This post originally appeared on Urban Adventure League on 26-Dec-2012.
You probably have figured out by now that I like the humble three speed. And when one hears “three-speed”, one might think automatically of Britain in the middle of the 20th century and Raleigh bikes in general. Yep, England has the strongest association with three speeds, due in no small part to Raleigh and Sturmey-Archer. Yet bikes of many nations used three-speed hub gears, including the US.
But if there’s one country besides France that Americans don’t usually associate with internally geared three speed hubs, it’s Japan. That’s probably because when Japanese bike brands entered the US market during the Bike Boom, everyone was concerned about light racey bikes with ten speeds. For the most part, that’s what we got with Japanese brands like Panasonic, Fuji, and Nishiki (and Japanese-made, American-branded bikes like Centurion and Univega.) But during the seventies three-speeds were still a thing, and from what I can tell every Japanese company offered a three-speed during this era.
Of course, this wasn’t the 1950s, where a three-speed in the US or UK was a pretty sophisticated bike. (In the US derailleur bikes in this era were very exotic and rare.) But by the 70’s three-speeds were at the very bottom of the pecking order, in the back of the catalog and with the lowest-end componentry offered. These, according to bike snobs of the era, weren’t serious bikes. Pshaw, I say. They were basic, no-frills reliable transportation that offered such “heavy” accessories like fenders (mud guards) and chain guards.
I’ve owned one “Japanese” three speed in the past, a 70’s Schwinn Collegiate. Yep, Schwinn was an American company, but by the 70s they were importing a lot of bikes from the Far East. I use “Japanese” in quotes because Schwinn got bikes made by not only National/Panasonic in Japan, but also Giant in Taiwan, and through the hazy memory of time (it’s been almost ten years since I owned that bike) I can’t remember what the “Made in —-” sticker said. Anyways, it had the characteristics of Japanese three-speeds of the 70’s: hi-ten lugged frame and the dreaded Shimano three-speed hub. (It was a decent hub–while it worked, but they are difficult to fix.) I enjoyed riding my Collegiate more than my other bike during that era, my Giant Rincon city/mountain bikes, even though the Schwinn was a tad too large and had steel rims, which meant sucky braking power. (Thankfully it had a coaster brake in the rear.) Riding this bike gave me an appreciation for the simplicity of three-speeds, and ten years later I’m a Retro-Grouch.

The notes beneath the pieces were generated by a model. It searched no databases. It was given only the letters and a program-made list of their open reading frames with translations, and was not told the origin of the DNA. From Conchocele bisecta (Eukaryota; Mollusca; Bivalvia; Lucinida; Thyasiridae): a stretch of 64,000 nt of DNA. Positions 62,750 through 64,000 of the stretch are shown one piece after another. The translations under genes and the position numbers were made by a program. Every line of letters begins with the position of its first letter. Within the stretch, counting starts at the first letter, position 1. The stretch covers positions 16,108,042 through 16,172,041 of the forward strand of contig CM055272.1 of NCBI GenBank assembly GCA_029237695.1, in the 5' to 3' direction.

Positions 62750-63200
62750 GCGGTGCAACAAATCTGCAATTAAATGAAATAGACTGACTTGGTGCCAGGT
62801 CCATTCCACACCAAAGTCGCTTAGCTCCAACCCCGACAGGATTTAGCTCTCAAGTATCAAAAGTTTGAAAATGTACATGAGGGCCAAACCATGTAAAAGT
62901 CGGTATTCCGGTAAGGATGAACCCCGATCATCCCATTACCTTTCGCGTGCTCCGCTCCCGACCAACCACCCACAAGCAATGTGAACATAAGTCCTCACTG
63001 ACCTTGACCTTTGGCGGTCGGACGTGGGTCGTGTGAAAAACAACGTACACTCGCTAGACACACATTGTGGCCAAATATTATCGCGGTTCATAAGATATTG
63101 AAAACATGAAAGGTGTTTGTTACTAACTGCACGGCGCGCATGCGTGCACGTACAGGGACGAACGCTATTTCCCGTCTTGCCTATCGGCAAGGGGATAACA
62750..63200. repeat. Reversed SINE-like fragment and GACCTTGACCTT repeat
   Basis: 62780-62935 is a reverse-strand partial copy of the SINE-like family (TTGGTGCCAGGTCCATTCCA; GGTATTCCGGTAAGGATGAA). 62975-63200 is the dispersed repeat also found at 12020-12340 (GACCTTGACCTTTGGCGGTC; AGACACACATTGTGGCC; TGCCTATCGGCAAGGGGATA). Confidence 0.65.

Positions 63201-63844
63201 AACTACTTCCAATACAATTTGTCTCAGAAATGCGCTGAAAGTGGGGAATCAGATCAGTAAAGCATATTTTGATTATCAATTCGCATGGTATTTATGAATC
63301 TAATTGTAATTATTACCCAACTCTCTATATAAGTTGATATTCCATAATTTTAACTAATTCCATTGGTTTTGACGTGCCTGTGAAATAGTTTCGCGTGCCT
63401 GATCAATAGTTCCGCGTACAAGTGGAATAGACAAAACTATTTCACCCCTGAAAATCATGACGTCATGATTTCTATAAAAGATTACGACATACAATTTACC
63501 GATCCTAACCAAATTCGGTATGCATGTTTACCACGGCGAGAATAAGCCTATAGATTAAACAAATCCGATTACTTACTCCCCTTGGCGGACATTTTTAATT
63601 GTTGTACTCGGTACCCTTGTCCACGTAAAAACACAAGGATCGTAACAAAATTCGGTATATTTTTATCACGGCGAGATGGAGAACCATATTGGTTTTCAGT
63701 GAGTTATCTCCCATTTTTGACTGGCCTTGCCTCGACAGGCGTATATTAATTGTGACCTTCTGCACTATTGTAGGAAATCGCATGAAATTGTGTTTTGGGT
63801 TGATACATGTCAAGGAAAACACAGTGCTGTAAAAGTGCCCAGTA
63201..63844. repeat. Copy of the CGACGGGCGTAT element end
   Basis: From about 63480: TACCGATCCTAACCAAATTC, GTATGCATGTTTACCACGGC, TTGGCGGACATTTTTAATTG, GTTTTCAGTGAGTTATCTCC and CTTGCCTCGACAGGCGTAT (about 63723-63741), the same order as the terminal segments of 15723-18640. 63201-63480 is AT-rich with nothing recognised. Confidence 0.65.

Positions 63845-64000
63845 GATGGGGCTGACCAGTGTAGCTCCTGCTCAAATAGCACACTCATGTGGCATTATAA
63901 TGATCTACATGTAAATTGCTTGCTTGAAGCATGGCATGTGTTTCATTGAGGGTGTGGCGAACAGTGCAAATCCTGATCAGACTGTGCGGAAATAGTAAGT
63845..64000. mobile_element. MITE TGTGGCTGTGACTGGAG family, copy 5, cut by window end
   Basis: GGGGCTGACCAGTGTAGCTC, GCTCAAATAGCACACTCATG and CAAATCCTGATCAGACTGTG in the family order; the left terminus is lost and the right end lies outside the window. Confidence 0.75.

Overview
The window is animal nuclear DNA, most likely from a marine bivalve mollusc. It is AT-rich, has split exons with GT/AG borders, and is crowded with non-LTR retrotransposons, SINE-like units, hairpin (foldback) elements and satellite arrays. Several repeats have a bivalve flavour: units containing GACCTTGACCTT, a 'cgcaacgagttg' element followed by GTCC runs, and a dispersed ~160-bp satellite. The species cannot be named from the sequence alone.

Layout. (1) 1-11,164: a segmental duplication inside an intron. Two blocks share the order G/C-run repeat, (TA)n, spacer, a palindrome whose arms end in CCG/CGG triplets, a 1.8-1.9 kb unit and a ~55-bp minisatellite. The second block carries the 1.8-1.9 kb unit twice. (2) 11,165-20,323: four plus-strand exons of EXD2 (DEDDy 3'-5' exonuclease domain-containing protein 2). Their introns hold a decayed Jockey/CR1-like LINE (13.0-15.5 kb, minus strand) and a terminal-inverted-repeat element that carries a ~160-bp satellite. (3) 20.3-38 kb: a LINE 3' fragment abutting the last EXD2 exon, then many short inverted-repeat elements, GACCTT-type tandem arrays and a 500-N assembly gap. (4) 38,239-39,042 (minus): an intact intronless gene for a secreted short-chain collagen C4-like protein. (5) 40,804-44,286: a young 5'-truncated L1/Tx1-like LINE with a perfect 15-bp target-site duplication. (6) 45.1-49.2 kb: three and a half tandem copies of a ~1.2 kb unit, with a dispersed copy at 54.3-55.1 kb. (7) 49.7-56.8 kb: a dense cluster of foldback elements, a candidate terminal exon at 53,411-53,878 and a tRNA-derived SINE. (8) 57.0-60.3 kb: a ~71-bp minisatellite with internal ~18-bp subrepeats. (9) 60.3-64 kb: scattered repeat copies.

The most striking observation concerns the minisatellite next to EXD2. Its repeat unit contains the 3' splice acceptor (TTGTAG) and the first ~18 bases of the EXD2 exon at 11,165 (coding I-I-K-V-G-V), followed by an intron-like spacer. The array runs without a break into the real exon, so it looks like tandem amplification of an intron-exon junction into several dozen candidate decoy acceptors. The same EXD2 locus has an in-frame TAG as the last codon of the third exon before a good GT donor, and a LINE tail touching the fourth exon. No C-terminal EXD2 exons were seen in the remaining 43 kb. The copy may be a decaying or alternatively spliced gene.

I don’t see many Japanese three-speeds “in the wild”, so when I do run across one of them, I make a big deal over it. (Yeah, I’m weird like that. Where others would get excited over a nice vintage Italian road bike with Columbus tubing, I get excited over the low-end stuff.) So when I spotted this Panasonic Tourist on Saturday, out came the camera and I started snapping away.
Like all of the Japanese three speeds of this era, it featured a Shimano three-speed hub. Some of them had a coaster brake hub built in, including this specimen.
The bike was purchased in Livermore, California, and has a California bicycle license.
Nice Rampar-branded bottle dynamo/headlamp combination.
Can’t tell what year this bike is, but it could very well be a 1974, as it matches this catalog page from the same year. Interestingly enough this bike uses a 27″ (ISO 630) wheel size.
|3 sped rear hub derailleur? Click to embiggen.|
Still, the holy grail of Japanese three speeds would be (of course) this Miyata. I love how it takes aspects of British city bikes (three-speed hubs) and mixes it with aspects of French city bikes (integrated racks and lighting system.) And because it’s Miyata, they take it to the next step of classy with a mostly enclosed chaincase and Chro-Moly tubing. I’d love to spot one!
|Click to embiggen.|